I understand your point, but let’s not forget that these (democratic) human freedoms you mention were something unthinkable in Sam’s time. A government with a King who rules as he sees fit, in the name of God - and as such is always right - was the generally accepted standard then. Only the French Revolution (1789) would put an end to this… "

Generally accepted my foot!
Unthinkable my arse!
See Macchiavelli's works The Prince (on Monarchy) and Discourses on Livy (on the Republic), for instance. And many many documents by republicans and egalitarians from the first half of the 17th century. Even Hobbes is unthinkable without the pressures of democracy and equality on the monarchist regime. And don't forget the Taborites in the 16th century! Not just thinking radical republicanism, but doing it.
And Cromwell and the yeomen of England put an end to it as far as this country was concerned decades before. Charles and the Restoration were by no means "generally accepted", as the bourgeois-Orange coup in 1688 demonstrated quite conclusively.
What's more, the French Revolution was just another step in the right direction, nothing conclusive about it. The big step was the English Revolution. The French Revolution widened the road the English pioneered.
Since 1848, the bourgeoisie has given up on improving society for all its members and the torch has passed to the proletariat. History is still happening, with all its twists and turns.
What we are witnessing in Sam's diary is the adaptation of a spectral monarchist regime to a bourgeois revolution. The baby can't be stuffed back in the womb, but it can be dressed up and painted to be what it ain't, and driven around in a gilded coach and four instead of a suitable pram...

CGS   Link to this

Democracy---is somewhere between absolute power [divine right of kings {boss}, birth, me rite ye wrong] and anarchy where every one does it their way.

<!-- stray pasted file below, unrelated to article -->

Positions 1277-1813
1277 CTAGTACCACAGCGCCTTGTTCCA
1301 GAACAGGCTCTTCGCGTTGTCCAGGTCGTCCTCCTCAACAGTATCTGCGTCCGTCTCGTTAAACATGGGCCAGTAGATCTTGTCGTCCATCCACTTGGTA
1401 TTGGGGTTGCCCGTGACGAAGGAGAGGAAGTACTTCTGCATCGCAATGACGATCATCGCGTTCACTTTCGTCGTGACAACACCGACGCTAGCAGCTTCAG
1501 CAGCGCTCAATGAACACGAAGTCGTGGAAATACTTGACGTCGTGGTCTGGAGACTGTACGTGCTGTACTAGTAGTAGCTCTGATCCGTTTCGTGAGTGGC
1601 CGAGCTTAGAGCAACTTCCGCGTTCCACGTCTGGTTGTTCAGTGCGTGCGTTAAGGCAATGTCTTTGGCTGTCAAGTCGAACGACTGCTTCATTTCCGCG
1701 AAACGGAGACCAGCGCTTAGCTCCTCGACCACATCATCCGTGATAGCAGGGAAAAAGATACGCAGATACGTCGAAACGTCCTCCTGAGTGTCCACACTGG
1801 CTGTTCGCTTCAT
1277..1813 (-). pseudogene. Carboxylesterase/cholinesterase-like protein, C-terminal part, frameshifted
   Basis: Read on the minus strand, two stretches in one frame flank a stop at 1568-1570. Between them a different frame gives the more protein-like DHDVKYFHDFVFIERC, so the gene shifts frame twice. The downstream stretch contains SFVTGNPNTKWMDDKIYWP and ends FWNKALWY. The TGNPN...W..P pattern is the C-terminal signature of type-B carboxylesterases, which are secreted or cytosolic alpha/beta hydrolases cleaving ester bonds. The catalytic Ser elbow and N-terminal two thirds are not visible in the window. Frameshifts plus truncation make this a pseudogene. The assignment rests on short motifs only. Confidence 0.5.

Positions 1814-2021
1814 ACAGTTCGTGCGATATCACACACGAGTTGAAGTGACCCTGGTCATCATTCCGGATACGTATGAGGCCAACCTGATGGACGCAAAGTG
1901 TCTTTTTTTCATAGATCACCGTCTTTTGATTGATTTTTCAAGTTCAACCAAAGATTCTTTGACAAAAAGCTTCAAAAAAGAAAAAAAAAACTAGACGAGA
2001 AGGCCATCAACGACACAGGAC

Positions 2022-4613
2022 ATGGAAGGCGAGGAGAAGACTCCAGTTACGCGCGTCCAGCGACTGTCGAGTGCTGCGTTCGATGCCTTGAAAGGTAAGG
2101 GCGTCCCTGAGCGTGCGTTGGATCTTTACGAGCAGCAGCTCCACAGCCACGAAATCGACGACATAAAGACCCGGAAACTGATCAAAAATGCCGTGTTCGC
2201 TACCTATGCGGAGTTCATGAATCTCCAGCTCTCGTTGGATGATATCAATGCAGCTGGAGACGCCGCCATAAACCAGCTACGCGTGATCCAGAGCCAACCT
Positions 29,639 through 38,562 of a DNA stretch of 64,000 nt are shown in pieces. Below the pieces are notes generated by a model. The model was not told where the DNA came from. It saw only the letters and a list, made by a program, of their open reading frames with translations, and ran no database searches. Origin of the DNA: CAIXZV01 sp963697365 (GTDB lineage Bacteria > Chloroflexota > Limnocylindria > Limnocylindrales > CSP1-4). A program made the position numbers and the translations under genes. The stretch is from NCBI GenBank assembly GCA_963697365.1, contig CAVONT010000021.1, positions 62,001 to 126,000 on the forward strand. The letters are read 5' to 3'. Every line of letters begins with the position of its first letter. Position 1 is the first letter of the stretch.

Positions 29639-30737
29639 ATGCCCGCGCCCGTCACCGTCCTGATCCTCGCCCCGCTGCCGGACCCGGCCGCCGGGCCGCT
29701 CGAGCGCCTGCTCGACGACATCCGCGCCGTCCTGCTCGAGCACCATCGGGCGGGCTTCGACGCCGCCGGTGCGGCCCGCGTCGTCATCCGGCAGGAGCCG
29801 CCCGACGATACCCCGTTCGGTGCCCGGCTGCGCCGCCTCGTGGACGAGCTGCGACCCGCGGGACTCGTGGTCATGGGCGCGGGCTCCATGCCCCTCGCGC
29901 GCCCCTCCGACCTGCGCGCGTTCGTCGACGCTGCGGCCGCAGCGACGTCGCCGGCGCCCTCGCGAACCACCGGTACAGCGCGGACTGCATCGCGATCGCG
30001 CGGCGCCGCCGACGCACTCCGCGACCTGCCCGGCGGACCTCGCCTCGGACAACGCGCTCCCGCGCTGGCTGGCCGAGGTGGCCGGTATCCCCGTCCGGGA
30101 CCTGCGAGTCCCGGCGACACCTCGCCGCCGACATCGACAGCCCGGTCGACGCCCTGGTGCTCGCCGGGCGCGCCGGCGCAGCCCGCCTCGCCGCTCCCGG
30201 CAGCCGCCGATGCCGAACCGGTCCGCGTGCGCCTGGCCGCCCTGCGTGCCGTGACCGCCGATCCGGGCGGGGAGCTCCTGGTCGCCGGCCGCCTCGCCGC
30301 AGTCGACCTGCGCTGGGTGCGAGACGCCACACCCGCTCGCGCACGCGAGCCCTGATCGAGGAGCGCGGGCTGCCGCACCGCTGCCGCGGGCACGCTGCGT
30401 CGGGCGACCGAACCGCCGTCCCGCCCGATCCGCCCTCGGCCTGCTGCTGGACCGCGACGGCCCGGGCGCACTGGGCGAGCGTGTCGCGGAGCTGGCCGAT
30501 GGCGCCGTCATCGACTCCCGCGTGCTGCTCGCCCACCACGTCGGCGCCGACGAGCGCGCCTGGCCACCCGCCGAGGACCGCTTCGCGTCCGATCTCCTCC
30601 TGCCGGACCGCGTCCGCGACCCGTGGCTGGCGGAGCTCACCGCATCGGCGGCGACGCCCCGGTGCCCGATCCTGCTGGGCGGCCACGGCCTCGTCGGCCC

England has had touch of freedom from King be right, CI lost his head for not being able to bend a little, like a predecessor K. John who angered his power base as did Charley one, Charley two is feeling his way trying not to anger the city ['tis where the money be] unfortunately or fortunately those that had a differing opinion did not unite , but were bribed to start there own version of divine rites [13 {lucky} offshoots]. When Geo III upset them, this group were then united in trying to control their own wealth, so we have the Declaration of ..., whereas the the southern [Spanish/Portuguese] rebels of S.America never united but splintered and are still trying to come up with a constitution to allow some to keep their wealth.[Chile be on its 5 th version, France be on its another versions of freedoms of.... and England refuses to write one]
'Tis bad policy to anger the money men, ye get revolutions that way.
Sir F. Bacon did point the way, where be muck piled up, there be a blow up, and money be like muck it to will blow up when piled up in one pocket.
The revolts, though said to be in the name of the hoi polloi, never in the final analyst be that, just a new group of divine riters.

dirk   Link to this

The big step was the English Revolution.

Re - Xiy -

My ... whatever. I don't agree. The English Revolution with Cromwell was shortlived, and afterwards we find another King on the throne, who can do very much as he pleases really. And we can hardly call Cromwell's britain a democracy, can we?

You're of course right that the French Revolution wasn't the only factor that modernized the way nations would be governed. The American Revolution also played a part, but had less radical ideas, and less impact on Britain's and the continent's views on these matters. The French Revolution was a landmark because it explicitly replaced the monarchy by a government by the people (however imperfect at the time), which is why it's generally accepted as the end of the "ancien régime". The American Revolution was in its origin about independence from a King who was felt to be unjust, at first without the explicit intention to change the system too much.

(Just want to point out that I'm not French, and I'm not being chauvinistic here. If you don't believe me, check any textbook on European history.)

Australian Susan   Link to this

Just another note on this - whilst I agree with dirk, I would like to point out that England was the first European country whose parliament arrested, tried and executed its monarch.